Diabetes doesn't meant that we can't enjoy a delicious cocktail! Of course, as with anything, use your good judgment, experience and your taste buds in deciding if alcohol and/or a specific drink is for you!
Okay, on to the main event...
and variations on the classicThe Sazerac is the perfect fit this week as the diabetes community, physicians, educators and leading scientists are attending the largest diabetes event in the world- the 82nd annual American Diabetes Association's Scientific Sessions. We thought we'd pay tribute to the work that's being done in the diabetes community with the classic New Orleans Sazerac.
The Sazerac, a timeless cocktail from New Orleans that was created in the 1800s. It is a simple recipe based in whiskey. It has minimal sugar and less than 5 carbs which can make it a great option when scanning a drink menu.
Absinthe: If black licorice isn't your thing, you might not care for the absinthe flavor. You can always experiment with flavors and line the glass with an orange liquor or something similar instead!
Sugar Cube: There are less than 5 carbs in a sugar cube, you can always swap for a a sweetener but even those can add some carbohydrates.
Easy as 1, 2, 3...
Round up the whiskey, ice, absinthe, lemon and sugar. You may sub a teaspoon or so of sweetener if you want to delete the sugar cube.
CHILLChill an old-fashioned glass with ice. Let it sit while you prepare the rest of the drink.
MUDDLESoak the sugar cube or sweetener of choice with the bitters and muddle.
Add the whiskey and stir!
RINSEDiscard the ice from the glass. Pour a small amount of absinthe into glass, swirl it around, then discard.
GARNISH & POUR
Pour whiskey into absinthe "washed" glass and garnish with lemon peel. Gently squeeze the lemon above the drink to release the oils.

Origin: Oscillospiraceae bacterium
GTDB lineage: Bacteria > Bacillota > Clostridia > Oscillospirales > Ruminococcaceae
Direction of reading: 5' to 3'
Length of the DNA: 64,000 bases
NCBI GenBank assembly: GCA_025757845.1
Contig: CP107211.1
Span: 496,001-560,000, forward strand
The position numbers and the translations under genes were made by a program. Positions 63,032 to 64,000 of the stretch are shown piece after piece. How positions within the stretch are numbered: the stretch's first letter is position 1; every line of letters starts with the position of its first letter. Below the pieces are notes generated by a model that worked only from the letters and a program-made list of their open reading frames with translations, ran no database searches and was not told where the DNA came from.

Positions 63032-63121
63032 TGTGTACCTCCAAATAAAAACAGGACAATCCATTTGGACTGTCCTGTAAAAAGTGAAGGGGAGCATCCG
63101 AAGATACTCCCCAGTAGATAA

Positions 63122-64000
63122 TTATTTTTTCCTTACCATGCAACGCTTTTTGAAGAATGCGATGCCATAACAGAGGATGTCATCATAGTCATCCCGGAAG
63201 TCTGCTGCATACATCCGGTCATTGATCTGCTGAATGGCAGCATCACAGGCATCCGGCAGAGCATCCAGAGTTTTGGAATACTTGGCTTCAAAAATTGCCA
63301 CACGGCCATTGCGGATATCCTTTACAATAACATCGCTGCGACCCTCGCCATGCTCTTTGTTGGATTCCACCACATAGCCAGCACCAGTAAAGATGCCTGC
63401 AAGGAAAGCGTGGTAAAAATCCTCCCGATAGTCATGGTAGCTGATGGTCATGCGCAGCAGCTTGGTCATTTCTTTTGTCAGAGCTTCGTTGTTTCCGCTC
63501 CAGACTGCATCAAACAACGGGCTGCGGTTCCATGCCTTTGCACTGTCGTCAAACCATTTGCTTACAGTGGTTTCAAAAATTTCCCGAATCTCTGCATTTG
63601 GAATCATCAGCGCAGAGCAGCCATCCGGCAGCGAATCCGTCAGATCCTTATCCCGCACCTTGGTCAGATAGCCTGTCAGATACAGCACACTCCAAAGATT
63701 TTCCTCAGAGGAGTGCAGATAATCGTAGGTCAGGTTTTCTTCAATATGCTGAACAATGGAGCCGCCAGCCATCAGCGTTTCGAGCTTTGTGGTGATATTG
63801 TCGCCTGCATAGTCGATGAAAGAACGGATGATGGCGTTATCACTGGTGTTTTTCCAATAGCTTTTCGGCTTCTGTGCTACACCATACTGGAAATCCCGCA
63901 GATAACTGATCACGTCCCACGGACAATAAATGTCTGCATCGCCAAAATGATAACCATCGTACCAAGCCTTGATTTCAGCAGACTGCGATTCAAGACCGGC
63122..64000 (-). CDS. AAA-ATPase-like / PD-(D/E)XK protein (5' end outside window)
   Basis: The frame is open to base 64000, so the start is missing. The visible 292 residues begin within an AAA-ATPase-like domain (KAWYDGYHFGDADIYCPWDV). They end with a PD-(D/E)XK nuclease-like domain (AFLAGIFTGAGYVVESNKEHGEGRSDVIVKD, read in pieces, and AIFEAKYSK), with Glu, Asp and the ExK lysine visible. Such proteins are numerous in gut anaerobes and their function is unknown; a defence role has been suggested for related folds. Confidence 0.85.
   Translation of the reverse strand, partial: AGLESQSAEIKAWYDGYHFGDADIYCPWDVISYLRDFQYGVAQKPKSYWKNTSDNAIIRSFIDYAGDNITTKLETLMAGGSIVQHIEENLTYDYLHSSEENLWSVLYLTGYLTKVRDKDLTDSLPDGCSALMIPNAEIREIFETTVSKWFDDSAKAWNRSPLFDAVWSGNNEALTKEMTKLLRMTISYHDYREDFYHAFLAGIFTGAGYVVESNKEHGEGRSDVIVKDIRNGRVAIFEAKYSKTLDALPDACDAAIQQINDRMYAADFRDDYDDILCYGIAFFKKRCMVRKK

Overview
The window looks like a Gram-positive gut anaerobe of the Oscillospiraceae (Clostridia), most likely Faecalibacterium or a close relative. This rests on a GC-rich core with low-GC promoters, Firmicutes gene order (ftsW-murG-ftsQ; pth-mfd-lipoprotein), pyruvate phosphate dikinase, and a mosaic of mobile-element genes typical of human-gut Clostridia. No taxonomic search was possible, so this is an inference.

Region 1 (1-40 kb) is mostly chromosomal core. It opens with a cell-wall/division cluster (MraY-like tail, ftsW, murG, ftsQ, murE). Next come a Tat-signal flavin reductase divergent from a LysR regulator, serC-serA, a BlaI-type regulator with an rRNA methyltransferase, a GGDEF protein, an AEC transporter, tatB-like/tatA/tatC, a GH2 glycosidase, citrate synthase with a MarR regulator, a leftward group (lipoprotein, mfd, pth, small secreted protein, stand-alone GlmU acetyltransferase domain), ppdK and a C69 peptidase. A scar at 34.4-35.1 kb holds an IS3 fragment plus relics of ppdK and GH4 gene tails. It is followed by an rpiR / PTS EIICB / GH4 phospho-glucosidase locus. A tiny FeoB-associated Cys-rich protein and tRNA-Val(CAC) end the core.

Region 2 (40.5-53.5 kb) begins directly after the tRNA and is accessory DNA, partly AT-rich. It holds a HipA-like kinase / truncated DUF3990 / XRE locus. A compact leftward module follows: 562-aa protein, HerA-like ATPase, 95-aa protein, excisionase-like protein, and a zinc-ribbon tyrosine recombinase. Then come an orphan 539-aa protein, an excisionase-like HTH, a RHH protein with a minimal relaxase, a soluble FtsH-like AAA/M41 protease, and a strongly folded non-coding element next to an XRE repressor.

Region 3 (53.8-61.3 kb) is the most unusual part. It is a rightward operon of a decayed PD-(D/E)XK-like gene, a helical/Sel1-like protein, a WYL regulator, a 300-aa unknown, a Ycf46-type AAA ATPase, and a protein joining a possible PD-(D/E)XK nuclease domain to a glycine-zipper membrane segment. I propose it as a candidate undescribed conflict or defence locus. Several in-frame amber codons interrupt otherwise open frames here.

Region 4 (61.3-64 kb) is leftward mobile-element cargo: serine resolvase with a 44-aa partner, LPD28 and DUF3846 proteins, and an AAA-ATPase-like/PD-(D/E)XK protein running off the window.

Impacts on Blood SugarAlcohol and Impacts on Blood Sugar
Alcohol and all the variations can have different effects on blood sugar for everyone. A couple of smart ideas (especially if new to diabetes and alcohol or to a particular drink) is to keep an eye on blood sugar before, during and after drinking and if you use insulin, maybe let someone you are with or even a bartender know you use insulin and what to do if you were to go low. And hey, maybe if they don't end up having to help you out, you might just have taught them how to help someone in the future!
On a Personal Blood Sugar Note
From experience, I understand that for me, alcohol can inhibit my ability to make "smart" decisions around food which can negatively impact my blood sugar. I sometimes enjoy drinks with friends to a point where ordering or eating food is the last thing on my mind, fun and conversation can lure me away from the daily responsibilities of diabetes. Or, once home from a fun evening, I'll start snacking on things in the kitchen and neglect to dose as I normally would- resulting in a higher than normal morning blood sugar!
I also know that beer, sugar sodas and mixers or most blended alcoholic drinks do not agree with my diabetes. All of the above send my blood sugar sky high. I can drink wine - red, white or sparkling with no issues along with hard alcohols mixed with soda waters, citrus fruits and other flavor enhancers. For me, I am able to make up drink concoctions based on these items and keep my blood sugar in range (this low carb margarita is one of my summer go to drinks)
so this Sazerac recipe with a low sugar content and no added mixers is one that works for me.
Everyone's diabetes and response to alcohol or any beverage is unique. On top of that, your individual response to a particular evening out with alcohol may vary from one event to the next based on stress, hormones, food, etc. There are so many variables- but the one variable that can remain in your control is keeping an eye on your blood sugar (or help to keep an eye on your friend or loved one's) and responding to it appropriately.